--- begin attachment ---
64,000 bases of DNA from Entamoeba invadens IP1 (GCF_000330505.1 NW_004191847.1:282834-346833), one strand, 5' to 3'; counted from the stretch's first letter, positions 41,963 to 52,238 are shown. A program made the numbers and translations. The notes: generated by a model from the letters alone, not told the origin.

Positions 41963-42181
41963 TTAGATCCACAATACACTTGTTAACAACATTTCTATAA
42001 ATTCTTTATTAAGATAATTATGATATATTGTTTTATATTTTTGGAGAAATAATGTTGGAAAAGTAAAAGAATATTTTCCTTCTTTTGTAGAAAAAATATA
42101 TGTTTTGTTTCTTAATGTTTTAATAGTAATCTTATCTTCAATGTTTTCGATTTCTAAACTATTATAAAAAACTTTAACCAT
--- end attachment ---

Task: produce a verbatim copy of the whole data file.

64,000 bases of DNA from Entamoeba invadens IP1 (GCF_000330505.1 NW_004191847.1:282834-346833), one strand, 5' to 3'; counted from the stretch's first letter, positions 41,963 to 52,238 are shown. A program made the numbers and translations. The notes: generated by a model from the letters alone, not told the origin.

Positions 41963-42181
41963 TTAGATCCACAATACACTTGTTAACAACATTTCTATAA
42001 ATTCTTTATTAAGATAATTATGATATATTGTTTTATATTTTTGGAGAAATAATGTTGGAAAAGTAAAAGAATATTTTCCTTCTTTTGTAGAAAAAATATA
42101 TGTTTTGTTTCTTAATGTTTTAATAGTAATCTTATCTTCAATGTTTTCGATTTCTAAACTATTATAAAAAACTTTAACCAT